Thursday, 19 April 2018
Champions DEFGH (Sawgrass Marriott)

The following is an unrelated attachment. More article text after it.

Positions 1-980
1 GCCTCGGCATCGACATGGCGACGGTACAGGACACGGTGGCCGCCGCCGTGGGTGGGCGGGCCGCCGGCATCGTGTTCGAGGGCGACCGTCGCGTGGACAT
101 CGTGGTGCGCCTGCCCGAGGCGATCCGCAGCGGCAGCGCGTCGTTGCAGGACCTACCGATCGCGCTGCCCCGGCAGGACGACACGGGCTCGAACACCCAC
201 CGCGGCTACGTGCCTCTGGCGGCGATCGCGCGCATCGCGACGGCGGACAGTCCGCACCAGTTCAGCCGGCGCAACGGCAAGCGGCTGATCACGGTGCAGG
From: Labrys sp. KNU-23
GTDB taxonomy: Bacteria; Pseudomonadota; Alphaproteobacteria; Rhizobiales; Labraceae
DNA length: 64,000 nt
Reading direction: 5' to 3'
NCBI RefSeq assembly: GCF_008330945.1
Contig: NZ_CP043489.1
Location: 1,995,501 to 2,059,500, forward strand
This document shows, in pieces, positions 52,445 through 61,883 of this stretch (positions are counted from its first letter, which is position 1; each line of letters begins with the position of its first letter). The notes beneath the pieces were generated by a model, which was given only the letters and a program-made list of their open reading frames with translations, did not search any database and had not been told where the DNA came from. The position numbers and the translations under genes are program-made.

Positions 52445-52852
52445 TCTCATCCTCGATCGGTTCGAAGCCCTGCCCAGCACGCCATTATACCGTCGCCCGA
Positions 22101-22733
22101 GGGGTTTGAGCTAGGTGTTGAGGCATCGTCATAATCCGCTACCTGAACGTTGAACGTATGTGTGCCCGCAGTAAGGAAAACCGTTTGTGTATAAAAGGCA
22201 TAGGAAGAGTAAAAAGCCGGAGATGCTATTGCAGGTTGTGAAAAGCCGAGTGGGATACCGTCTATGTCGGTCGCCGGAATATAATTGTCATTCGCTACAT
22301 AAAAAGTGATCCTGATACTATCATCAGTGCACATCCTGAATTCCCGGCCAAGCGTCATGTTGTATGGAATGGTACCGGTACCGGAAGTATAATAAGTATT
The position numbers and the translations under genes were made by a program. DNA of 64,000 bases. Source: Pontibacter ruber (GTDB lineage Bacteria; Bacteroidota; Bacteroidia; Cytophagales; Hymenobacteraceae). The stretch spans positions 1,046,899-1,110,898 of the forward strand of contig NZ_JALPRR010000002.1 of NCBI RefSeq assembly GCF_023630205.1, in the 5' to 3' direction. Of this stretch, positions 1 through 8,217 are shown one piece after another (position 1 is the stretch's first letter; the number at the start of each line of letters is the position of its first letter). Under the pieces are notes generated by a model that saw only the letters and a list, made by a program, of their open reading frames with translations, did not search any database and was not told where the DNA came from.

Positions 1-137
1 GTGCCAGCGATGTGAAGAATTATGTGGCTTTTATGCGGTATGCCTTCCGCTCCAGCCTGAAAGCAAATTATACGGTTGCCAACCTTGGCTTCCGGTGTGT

The mechanisms linking convection and cloud dynamical processes is a major factor in much of the uncertainty in both weather and climate prediction. Further constraining the uncertainty in convective cloud processes linking 3-D air motion and cloud structure through models and observations is vital for improvements in weather forecasting and understanding limits on atmospheric predictability. With regards to global wind profile observing capability, at the current time the available atmospheric winds observations are primarily vapor and cloud-tracked winds from geostationary satellites that are mainly indicative of upper levels and large-scale air motion. There has been relatively little activity in jointly analyzing Doppler wind lidar (DWL) and Doppler precipitation radar observations, to study the joint variability in the storm-scale convective processes, which is needed to improve the representation of the condensed water mass field when DWL wind vectors are assimilated into cloud resolving models. During the May-June 2017 Convective Processes Experiment (CPEX), NASA DC-8-based airborne observations were collected from the JPL Ku/Ka-band Airborne Precipitation Radar (APR-2) and the 2-um Doppler Aerosol Wind (DAWN) lidar during approximately 100 flight hours. Frequent dropsonde data accompanied the DWL observations for validation purposes, and to provide complement wind profiles in and near convection. For CPEX, the APR-2 provided vertical air motion and microphysical structure (water content, phase, mean drop size) in nearby regions where DAWN is unable to sense. Conversely, DAWN sampled vertical wind profiles in aerosol-rich, no-cloud regions surrounding the convection, but is unable to measure wind field structure within cloud. In this poster, we highlight particular flight dates with specific APR2 precipitation structure, and corresponding vertical wind structures from the DAWN and dropsonde data.
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